Over-Exposed (1956)

Over4As a photographer, I found this film more interesting than it arguably deserves to be. The photography studio, the darkroom, the Rolleiflex camera that Lila Crane’s mentor gives her as a gift is all nicely detailed. As part Columbia’s Bad Girls of Film Noir, the film’s inclusion in volume two is questionable. The first thing to point out this is not a film noir.  Columbia’s long arm of credibility was at work including this in the box set. And compared to Night Editor, another film in the package that stars Janis Carter as one of the most evil femme fatale’s to ever grace the screen, making Lila Crane look like miss goody two shoes.

Over7The film stars Cleo Moore, a voluptuous 1950’s type blonde bombshell who never made it cinematically to the A film level. Moore’s only A film credit came in 1955 with On Dangerous Ground. Cleo’s had a small role in the film, and it did not affect her career. With this film, Cleo had top billing opposite a young Richard Crenna who at the time was best known for his role of the squeaky-voiced Walter Denton in the hit TV show Our Miss Brooks.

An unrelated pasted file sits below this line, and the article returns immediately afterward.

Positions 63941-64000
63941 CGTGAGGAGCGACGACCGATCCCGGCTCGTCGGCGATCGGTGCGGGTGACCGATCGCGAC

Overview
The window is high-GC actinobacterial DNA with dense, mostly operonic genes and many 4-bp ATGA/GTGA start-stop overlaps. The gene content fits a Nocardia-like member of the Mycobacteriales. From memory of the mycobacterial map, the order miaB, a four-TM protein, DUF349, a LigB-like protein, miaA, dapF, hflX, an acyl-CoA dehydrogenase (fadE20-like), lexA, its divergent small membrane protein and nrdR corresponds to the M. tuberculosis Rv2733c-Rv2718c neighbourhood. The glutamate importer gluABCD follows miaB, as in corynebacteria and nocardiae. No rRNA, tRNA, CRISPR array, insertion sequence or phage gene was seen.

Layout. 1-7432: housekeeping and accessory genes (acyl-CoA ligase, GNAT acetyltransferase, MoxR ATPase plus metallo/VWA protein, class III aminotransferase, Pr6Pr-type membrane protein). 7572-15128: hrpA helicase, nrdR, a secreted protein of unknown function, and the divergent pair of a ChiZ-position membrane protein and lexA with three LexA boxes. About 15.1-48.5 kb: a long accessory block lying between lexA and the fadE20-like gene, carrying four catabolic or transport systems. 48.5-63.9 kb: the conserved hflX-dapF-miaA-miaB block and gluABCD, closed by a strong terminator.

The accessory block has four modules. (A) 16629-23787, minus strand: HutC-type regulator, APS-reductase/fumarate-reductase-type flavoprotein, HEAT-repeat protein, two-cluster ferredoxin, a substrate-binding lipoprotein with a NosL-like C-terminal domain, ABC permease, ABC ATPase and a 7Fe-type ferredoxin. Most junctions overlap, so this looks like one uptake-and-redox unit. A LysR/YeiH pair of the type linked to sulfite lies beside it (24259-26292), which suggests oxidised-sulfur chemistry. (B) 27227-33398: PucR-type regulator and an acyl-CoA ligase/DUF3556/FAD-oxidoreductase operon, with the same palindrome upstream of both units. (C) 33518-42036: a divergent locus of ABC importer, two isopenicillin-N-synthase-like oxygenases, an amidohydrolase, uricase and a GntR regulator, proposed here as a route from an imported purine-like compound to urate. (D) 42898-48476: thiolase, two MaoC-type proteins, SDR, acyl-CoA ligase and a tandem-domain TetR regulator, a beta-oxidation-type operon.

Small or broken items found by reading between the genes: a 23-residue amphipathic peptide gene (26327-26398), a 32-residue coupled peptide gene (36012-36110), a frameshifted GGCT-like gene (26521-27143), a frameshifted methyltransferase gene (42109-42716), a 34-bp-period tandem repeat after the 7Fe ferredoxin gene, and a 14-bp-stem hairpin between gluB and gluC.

Early in the film Cleo is known as Lily Krenshka, a streetwise dame who escapes getting arrested after a police raid in a clip joint where she just started working. New in town and without even enough money to buy a bus ticket to get out of town as the police demand she and the other women immediately do to avoid jail time. Outside the police station, she is approached by a photographer, an older man, who we noticed earlier snapping everyone’s photos as the police were dragging the ladies into the station house. Lily demands the negative of the picture he took of her. The photographer, Max West (Raymond Greenleaf) tells her he will give it to her, but she’ll have to come to his studio so he can unload the film from the camera in the darkroom since he does not want to ruin the rest of the film role. At first, she doesn’t trust him, she’s smart and wary enough to know it sounds like a come on, but cautiously follows him back to his place. Max though is on the level and surrenders the film to Lily. Feeling sorry for her, he offers Lily a job as a model so she can earn a few bucks and get out of town as “requested” by the police. He tells her the modeling is nothing bad, or nasty, just cheesecake shots in a swimsuit.